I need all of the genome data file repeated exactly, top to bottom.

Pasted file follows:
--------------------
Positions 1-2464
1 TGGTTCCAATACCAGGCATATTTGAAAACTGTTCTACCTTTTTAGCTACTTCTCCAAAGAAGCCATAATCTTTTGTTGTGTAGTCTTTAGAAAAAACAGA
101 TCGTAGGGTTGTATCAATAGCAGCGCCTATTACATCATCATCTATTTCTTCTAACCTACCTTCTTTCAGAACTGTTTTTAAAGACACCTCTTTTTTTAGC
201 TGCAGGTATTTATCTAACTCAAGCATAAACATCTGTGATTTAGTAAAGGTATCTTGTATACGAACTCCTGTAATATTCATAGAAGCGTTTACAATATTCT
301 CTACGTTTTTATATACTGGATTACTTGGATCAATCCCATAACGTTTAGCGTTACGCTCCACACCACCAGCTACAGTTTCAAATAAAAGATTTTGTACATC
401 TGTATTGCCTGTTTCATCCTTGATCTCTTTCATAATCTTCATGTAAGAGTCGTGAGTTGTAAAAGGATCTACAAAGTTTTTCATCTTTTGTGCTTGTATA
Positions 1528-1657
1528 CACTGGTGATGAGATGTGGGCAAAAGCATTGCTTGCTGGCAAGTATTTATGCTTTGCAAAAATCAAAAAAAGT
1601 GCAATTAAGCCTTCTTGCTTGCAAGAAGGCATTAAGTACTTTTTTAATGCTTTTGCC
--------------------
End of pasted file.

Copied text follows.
Positions 1-2464
1 TGGTTCCAATACCAGGCATATTTGAAAACTGTTCTACCTTTTTAGCTACTTCTCCAAAGAAGCCATAATCTTTTGTTGTGTAGTCTTTAGAAAAAACAGA
101 TCGTAGGGTTGTATCAATAGCAGCGCCTATTACATCATCATCTATTTCTTCTAACCTACCTTCTTTCAGAACTGTTTTTAAAGACACCTCTTTTTTTAGC
201 TGCAGGTATTTATCTAACTCAAGCATAAACATCTGTGATTTAGTAAAGGTATCTTGTATACGAACTCCTGTAATATTCATAGAAGCGTTTACAATATTCT
301 CTACGTTTTTATATACTGGATTACTTGGATCAATCCCATAACGTTTAGCGTTACGCTCCACACCACCAGCTACAGTTTCAAATAAAAGATTTTGTACATC
401 TGTATTGCCTGTTTCATCCTTGATCTCTTTCATAATCTTCATGTAAGAGTCGTGAGTTGTAAAAGGATCTACAAAGTTTTTCATCTTTTGTGCTTGTATA
Positions 1528-1657
1528 CACTGGTGATGAGATGTGGGCAAAAGCATTGCTTGCTGGCAAGTATTTATGCTTTGCAAAAATCAAAAAAAGT
1601 GCAATTAAGCCTTCTTGCTTGCAAGAAGGCATTAAGTACTTTTTTAATGCTTTTGCC